The ranking lists 66 Polish cities with county [powiat] rights. It included the assessment of such areas as the economy, society, environment and politics – meaning the four areas of sustainable development which drive the quality of life.
The ranking’s leader – Warsaw – was awarded 534 points out of 1000. It means that Polish cities still have much work to do in the sustainable development category. The metropolises of Gdańsk, Kraków and Poznań also scored high. Among the cities with populations from 100,000 to 300,000, apart from the already mentioned Bielsko-Biała, the results achieved by Gdynia (10th position) and Tychy (11th position) are worth noting. Moreover, Tychy ranked highest from among the cities of Upper Silesia. As far as cities with populations under 100,000 are concerned, in addition to Sopot, Świnoujście achieved good results.
Why was Warsaw ranked first?
The greatest assets of the Capital City are its strong economy and good living conditions. It is home to the largest number of companies and developments, with relatively high pay levels. Warsaw is only one of a few cities with a substantially growing number of residents. Also, it is a green city. Nearly a fourth of its area is covered by forests and parks. Large green areas are located in the city centre or in its immediate surroundings – such as Pole Mokotowskie, which is a kind of a “hyde park”, or the right bank of the Vistula River, which is not regulated at all. In recent years, the areas adjacent to the river have undergone revitalisation and have become accessible to the residents. Boulevards were built and authorities let entrepreneurs open bars and restaurants.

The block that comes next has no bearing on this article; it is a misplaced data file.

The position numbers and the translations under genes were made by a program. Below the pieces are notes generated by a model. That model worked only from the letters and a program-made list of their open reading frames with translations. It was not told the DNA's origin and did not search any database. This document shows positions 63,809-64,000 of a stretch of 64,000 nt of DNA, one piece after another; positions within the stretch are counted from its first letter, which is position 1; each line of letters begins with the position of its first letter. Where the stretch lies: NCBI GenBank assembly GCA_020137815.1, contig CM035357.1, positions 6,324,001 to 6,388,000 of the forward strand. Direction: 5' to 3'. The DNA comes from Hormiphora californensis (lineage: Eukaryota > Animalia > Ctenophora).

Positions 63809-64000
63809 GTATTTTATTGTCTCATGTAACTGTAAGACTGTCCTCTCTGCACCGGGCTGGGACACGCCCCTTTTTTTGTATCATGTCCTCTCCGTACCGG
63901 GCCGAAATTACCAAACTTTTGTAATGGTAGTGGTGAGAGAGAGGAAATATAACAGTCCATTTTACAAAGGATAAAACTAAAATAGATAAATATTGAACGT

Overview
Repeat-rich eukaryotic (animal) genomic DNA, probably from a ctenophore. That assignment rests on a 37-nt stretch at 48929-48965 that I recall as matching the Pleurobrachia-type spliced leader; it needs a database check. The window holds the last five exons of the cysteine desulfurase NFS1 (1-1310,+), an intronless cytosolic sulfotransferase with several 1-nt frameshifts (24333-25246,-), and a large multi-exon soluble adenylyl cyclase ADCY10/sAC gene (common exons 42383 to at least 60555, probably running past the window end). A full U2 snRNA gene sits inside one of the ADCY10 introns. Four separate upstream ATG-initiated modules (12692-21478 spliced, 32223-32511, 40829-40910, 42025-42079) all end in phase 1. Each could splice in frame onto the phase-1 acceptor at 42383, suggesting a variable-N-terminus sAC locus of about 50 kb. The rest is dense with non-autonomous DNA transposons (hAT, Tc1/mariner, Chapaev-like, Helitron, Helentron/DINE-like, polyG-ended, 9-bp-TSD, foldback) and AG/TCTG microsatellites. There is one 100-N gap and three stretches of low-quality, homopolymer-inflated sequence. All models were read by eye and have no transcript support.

Public transport, which is one of the best-organised systems in Poland and a decent system in European terms, facilitates getting around the city. The Veturilo city bike system, listed in international ratings, has been developing significantly for the last couple of years. Unfortunately, a substantial number of cars and industrial plants pollute the air. Warsaw’s residents use a lot of electricity and produce large amounts of waste. What is also a drawback is the small area of land included in the Local Land Development Plan – less than 20% of the city’s area. Combined with confusion around ownership issues, caused by the so called “Bierut’s decree” effect, the Capital City’s ability to plan land development is greatly constrained.
The ranking of 66 Polish cities was announced during the “Europolis” conference held on 3 June in the Copernicus Science Centre in Warsaw.
For the full text of the report and Europolis rating, visit www.schuman.pl.